By mid-2016 the ISIL Islamic State had lost over half of the territory it seized by early 2015. ISIL income from Syria and Iraq was down nearly 60 percent. In 2016 personnel losses were heavy as well, meaning ISIL control was concentrated in their cities and not the rural territory in between. ISIL was under the most pressure in Iraq but Syria was no longer a safe place for ISIL men to seek refuge. Getting there meant encountering government forces or hostile militias. The growing number of ISIL deserters provided more details about what was happening in ISIL controlled territory. Increasingly effective air strikes were possible because of more local informants as well as relaxed ROE (Rules of Engagement) that ignored the use of human shields. Aerial bombings more frequently hit ISIL leaders and caused a lot more ISIL casualties in general. ISIL leaders were, at least according to deserters, often visibly uneasy and some were publicly executed for various failings. Lower ranking ISIL men were worse off, in part because of reduced pay or no pay at all. Even essential supplies like food and ammo were not always available. The more frequent use of public executions was driving more ISIL fighters and support personnel away even as it became more difficult and dangerous to leave, and hardly any new people were seeking to live in the new caliphate.
Most ISIL controlled territory was in eastern Syria and western Iraq because these areas had a largely Sunni Arab population but were also mostly desert or semi-desert. Most of the population was concentrated in or near towns and cities along the few rivers. After 2015 ISIL was unable to take and hold large cities. ISIL control of Raqqa and Mosul was lost by 2017.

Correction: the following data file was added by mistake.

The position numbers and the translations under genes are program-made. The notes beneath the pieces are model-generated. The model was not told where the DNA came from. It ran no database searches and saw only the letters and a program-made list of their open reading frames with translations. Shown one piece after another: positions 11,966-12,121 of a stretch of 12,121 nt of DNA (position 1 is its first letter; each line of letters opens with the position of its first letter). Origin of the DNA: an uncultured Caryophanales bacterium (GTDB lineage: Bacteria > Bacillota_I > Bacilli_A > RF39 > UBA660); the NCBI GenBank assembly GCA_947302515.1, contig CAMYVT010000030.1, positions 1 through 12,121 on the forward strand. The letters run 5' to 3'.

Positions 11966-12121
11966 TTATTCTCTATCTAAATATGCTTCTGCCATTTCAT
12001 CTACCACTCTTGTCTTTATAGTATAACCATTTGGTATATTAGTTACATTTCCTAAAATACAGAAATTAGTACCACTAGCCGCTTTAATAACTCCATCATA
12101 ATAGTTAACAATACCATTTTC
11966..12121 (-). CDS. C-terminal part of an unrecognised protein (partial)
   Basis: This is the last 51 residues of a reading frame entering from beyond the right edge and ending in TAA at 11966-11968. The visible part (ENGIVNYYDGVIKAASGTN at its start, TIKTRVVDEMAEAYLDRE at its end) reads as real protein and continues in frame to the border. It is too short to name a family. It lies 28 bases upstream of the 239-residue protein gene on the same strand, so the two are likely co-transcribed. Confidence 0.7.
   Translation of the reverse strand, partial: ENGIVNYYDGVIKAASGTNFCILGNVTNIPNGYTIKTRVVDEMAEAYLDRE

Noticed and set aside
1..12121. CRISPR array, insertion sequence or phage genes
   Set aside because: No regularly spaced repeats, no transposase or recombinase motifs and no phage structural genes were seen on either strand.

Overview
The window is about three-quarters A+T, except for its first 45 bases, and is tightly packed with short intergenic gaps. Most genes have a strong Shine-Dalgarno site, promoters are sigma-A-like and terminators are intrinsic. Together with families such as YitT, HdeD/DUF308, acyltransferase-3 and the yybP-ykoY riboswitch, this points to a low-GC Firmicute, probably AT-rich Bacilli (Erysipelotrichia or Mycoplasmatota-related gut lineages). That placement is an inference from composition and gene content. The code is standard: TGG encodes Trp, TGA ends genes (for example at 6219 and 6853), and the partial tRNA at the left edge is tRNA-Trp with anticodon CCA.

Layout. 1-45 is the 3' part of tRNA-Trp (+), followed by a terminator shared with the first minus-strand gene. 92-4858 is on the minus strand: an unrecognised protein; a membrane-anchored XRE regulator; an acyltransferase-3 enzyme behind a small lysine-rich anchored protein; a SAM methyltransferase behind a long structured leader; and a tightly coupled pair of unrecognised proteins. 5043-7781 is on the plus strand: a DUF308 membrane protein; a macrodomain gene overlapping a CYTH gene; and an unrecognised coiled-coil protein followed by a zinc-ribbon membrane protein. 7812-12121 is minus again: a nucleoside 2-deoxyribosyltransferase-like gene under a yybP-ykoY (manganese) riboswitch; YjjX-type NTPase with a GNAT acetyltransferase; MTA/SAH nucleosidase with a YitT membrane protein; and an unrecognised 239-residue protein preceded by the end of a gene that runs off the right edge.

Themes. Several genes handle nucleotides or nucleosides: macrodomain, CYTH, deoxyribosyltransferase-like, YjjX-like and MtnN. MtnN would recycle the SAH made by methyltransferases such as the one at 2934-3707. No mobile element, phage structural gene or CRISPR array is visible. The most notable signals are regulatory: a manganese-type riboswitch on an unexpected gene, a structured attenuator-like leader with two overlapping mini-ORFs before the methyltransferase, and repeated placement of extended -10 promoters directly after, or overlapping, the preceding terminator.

In 2016 ISIL lost control of Ramadi and Fallujah in western Iraq and desperately tried to retain control over some of the roads crossing the border. Without control of those roads ISIL could not quickly move anything between Iraq and Syria. By 2016 Mosul was basically cut off from the outside world and Raqqa, the largest city in eastern Syria and the ISIL capital, was also being surrounded. Losing control of so many roads meant it was easier to concentrate a very large force against ISIL defenders in a town or military base and quickly destroy the defenders no matter how fanatic they were.
By 2018 ISIL was down to a few thousand active members organized into several dozen separate groups united by nostalgia and the millions of dollars that had been retained and exported. This money was laundered via Turkish and other foreign banks. Access to those foreign bank accounts was controlled by a few trusted ISIL officials. Captured ISIL documents revealed that even the most fanatical Islamic terror groups had problems with corruption on a scale the 7th century caliphs were familiar with. Western counterterrorism organizations put more efforts into disrupting the ISIL finances which forced the remaining ISIL members to resort to extortion and kidnapping to pay the bills. History does repeat itself, especially in the Middle East.